Who Goes There? by legendary scifi author and editor John W Campbell, Jr. This novella is the basis for the various “thing” movies, most notably John Carpenter’s excellent 1982 movie “The Thing.” Campbell’s story is well-crafted and engaging. His descriptions of daily life at an 1938 Antarctic research station, as well as those of McReady, are vivid in the turgid fashion of the pulp magazines of the time. I was particularly fascinated by Campbell’s descriptions of the cutting-edge technology of the period, and what was expected to be just around the corner. Highly recommended for fans of classic horror and scifi.

The Coming of The Old Ones by the prolific Jeffrey Thomas. This is a collection of three Lovecraft mythos stories, two with contemporary settings, the third with an historical setting and a steampunk flavor. Thomas has a unique take on the mythos while including elements of traditional canon. This work is of interest to fans of the mythos, but lacks general appeal.


This month I have three books to recommend.  All three books are set in Saudi Arabia.  The Ruins of Us, by Keija Parssinen, Eight Months on Ghazzah Street by Hilary Mantel and Finding Nouf by Zoe Ferraris.

The Ruins of Us deals with a woman who grew up in Saudi Arabia as an oil company brat, then returned when she marries a Saudi man.  It explores what happens when the marriage collapses, and what happens to children trying to navigate two worlds.

Eight Months on Ghazzah Street explores the expat experience.

Lastly, Finding Nouf is a murder mystery set in Saudi Arabia and the main character is a Saudi woman who must navigate the restrictions on women to solve the crime.

All three are written by women. The Ruins of Us and Finding Nouf are both written by oil company brats.  All three are very different books, but I think they are all linked by the pervasive sense of paranoia that permeates all three.  I enjoyed them all, for different reasons, because I think they offer a window into a very different culture.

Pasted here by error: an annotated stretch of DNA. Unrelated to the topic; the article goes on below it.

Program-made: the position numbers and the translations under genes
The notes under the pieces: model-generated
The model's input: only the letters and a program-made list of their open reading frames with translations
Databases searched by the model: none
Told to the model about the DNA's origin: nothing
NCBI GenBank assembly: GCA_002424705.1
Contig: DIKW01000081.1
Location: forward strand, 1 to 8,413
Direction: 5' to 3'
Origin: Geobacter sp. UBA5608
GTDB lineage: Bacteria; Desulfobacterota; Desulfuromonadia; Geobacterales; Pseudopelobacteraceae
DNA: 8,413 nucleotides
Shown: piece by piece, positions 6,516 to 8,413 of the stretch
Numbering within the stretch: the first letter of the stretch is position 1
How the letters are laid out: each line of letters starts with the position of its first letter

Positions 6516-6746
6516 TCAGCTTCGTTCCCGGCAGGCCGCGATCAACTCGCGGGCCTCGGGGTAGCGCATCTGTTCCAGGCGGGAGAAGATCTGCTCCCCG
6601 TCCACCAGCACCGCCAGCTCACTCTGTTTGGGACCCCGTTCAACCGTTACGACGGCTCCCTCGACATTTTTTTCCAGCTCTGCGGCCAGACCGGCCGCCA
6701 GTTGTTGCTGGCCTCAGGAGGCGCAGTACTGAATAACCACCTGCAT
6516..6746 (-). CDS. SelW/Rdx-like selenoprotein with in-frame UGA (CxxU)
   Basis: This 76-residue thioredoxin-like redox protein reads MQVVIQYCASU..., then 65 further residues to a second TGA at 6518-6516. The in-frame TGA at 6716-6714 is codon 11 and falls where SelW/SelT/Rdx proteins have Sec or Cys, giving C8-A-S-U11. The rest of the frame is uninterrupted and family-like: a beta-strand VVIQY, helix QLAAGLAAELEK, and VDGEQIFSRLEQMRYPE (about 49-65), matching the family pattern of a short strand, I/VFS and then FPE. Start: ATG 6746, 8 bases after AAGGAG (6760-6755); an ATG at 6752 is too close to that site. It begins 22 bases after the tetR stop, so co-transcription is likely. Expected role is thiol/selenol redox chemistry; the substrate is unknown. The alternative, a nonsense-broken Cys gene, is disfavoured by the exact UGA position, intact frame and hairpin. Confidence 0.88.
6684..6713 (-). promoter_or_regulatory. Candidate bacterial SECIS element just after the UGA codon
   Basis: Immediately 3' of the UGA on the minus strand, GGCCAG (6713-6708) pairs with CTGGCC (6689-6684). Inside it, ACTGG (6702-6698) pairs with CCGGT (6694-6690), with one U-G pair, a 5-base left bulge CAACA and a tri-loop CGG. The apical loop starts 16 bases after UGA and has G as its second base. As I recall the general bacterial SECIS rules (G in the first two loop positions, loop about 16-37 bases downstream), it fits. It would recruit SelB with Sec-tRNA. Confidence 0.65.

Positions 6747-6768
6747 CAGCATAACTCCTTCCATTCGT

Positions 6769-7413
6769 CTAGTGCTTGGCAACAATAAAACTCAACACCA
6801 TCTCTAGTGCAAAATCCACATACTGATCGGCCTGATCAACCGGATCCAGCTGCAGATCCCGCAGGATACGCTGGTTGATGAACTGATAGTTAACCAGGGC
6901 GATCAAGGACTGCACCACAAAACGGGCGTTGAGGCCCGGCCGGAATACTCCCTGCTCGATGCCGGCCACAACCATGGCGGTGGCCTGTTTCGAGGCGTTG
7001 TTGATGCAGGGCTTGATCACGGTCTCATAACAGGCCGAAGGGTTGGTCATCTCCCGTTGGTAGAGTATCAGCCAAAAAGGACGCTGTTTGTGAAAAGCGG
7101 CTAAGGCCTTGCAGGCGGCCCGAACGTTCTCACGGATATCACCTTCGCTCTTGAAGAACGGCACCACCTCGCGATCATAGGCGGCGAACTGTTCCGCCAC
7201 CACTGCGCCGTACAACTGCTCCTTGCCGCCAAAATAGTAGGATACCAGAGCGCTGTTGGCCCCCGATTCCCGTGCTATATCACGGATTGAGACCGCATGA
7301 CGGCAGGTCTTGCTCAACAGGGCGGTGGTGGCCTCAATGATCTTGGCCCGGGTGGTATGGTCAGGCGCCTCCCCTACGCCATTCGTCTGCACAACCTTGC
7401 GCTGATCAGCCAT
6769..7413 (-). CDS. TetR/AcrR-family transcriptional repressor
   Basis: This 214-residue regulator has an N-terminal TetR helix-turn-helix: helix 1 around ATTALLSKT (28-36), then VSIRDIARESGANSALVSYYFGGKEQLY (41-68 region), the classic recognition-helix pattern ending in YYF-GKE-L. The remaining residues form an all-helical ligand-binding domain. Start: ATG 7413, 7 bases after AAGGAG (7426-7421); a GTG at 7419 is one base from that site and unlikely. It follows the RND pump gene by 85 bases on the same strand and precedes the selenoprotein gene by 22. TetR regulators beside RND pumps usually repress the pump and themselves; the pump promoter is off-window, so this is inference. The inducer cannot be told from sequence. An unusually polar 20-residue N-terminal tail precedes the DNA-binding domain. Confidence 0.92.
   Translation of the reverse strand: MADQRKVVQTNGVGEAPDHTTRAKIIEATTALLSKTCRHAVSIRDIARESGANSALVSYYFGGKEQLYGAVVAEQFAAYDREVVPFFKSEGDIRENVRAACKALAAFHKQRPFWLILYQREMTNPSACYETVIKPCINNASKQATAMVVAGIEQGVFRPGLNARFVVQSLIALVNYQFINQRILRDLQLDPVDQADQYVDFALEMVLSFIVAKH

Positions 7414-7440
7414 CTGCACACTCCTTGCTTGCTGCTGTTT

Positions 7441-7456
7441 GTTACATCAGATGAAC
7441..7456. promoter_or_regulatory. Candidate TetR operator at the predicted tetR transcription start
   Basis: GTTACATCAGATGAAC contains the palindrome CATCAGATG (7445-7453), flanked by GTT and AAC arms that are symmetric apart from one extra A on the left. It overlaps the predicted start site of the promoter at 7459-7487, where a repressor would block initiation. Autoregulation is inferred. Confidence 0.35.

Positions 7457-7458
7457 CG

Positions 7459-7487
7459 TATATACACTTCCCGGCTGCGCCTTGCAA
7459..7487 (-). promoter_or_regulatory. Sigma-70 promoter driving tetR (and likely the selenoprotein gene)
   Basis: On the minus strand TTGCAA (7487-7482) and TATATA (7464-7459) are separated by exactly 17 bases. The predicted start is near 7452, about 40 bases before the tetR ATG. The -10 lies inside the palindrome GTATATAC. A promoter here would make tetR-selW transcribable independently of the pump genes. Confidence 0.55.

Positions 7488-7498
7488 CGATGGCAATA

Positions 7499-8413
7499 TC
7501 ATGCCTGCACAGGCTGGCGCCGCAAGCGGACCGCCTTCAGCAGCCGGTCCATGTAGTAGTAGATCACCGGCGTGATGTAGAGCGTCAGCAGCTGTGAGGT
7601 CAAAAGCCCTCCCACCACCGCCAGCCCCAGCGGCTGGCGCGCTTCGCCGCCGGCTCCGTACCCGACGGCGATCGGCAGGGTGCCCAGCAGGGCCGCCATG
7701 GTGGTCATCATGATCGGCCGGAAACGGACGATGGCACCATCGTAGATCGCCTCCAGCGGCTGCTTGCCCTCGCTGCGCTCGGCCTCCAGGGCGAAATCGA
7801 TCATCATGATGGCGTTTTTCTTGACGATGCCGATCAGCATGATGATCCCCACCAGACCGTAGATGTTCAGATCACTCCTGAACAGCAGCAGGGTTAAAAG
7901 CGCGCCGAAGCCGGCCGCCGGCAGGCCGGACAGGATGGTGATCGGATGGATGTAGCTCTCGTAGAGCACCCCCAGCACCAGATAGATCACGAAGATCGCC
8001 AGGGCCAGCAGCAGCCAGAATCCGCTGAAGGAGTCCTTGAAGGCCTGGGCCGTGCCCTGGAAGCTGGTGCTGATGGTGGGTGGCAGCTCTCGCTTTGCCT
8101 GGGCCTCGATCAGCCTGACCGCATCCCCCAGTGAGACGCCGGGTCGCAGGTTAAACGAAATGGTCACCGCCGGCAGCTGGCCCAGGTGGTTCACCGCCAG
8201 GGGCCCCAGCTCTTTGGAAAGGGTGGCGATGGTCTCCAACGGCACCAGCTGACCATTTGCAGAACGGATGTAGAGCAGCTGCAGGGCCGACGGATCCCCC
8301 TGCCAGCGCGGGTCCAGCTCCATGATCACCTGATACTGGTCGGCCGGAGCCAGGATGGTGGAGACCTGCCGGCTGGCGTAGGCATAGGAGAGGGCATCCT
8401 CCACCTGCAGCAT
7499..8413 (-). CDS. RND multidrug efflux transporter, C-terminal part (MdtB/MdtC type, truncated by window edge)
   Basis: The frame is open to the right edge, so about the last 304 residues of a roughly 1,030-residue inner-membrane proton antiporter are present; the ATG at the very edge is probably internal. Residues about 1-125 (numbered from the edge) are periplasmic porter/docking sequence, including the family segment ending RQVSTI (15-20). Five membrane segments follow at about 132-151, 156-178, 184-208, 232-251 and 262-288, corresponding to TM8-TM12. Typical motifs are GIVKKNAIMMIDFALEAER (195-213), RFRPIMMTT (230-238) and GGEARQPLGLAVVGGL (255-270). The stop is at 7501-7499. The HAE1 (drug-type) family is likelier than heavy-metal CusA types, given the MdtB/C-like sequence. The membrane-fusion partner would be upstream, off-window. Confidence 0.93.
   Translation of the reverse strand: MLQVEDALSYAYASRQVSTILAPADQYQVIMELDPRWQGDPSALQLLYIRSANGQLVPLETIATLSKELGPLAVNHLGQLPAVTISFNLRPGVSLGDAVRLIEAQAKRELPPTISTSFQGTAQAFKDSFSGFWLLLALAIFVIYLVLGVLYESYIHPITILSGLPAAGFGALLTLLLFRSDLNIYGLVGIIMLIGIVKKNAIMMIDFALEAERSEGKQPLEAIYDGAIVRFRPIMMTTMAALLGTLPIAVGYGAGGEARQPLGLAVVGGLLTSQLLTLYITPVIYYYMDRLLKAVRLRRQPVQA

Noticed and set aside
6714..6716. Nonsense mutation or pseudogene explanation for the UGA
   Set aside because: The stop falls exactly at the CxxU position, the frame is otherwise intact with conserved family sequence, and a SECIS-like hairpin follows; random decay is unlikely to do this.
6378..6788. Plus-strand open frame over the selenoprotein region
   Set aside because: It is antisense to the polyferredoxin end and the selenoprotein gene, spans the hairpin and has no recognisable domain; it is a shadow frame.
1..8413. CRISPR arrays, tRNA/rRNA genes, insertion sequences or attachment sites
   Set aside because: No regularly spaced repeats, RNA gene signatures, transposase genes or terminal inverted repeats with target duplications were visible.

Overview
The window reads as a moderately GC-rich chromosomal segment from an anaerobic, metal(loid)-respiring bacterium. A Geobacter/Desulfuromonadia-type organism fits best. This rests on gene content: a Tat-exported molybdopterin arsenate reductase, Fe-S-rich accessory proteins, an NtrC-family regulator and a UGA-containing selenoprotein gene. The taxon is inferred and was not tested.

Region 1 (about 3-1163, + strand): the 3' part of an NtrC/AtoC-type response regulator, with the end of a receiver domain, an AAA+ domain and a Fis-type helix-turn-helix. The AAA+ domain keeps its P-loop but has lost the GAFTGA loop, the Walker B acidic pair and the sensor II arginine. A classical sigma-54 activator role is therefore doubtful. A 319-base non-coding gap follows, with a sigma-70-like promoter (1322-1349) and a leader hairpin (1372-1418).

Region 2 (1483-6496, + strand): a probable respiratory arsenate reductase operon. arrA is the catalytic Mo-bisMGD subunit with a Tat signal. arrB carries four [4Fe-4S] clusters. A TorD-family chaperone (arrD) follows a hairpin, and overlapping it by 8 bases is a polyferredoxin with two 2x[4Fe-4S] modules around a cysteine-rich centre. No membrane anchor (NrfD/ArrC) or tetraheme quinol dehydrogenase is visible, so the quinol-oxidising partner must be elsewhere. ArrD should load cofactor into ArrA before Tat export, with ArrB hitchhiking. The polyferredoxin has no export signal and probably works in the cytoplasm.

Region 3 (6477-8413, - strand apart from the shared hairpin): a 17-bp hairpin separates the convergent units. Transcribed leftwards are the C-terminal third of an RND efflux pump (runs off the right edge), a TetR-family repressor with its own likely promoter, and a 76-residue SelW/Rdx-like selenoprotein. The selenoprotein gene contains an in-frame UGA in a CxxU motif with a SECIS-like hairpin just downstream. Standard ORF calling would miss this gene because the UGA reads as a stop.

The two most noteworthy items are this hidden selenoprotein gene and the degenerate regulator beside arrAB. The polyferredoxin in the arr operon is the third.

Brett L

I re-read Snow Crash by Neal Stephenson, really remembering it to be better than it is. Things that were radical and mind-blowing 25 years ago have become part of a broader genre in such a way that even though you know you’re seeing a radical twist on cyberpunk, its just not worth the asides. Pre-coronavirus it seemed like great book, and it just feels naive now.

I also worked my way through this Thrice-Named Man series. Set in the north-eastern corner of the Roman Empire at the beginning of the Empire’s slide, it follows a young man whose father is a Roman and (deceased) mother was a Scythian. All sorts of intrigues and wars play out, our hero wins the respect of the Goths, Romans, Scythians, and Huns. Its a fun romp that I can recommend. Once you get past some of the sheer improbability of one person doing all of the things the hero is involved with, its worth the read if you waste $10/month on Kindle Unlimited like I do. Another series in this genre I read since last I wrote here is Knight of Rome. In this case a young German is taken on as an auxillary by a tribune, and proceeds (again very improbably!) to be knighted by Augustus and used shamelessly by the great emperor in all sorts of adventures, mostly to the north and west.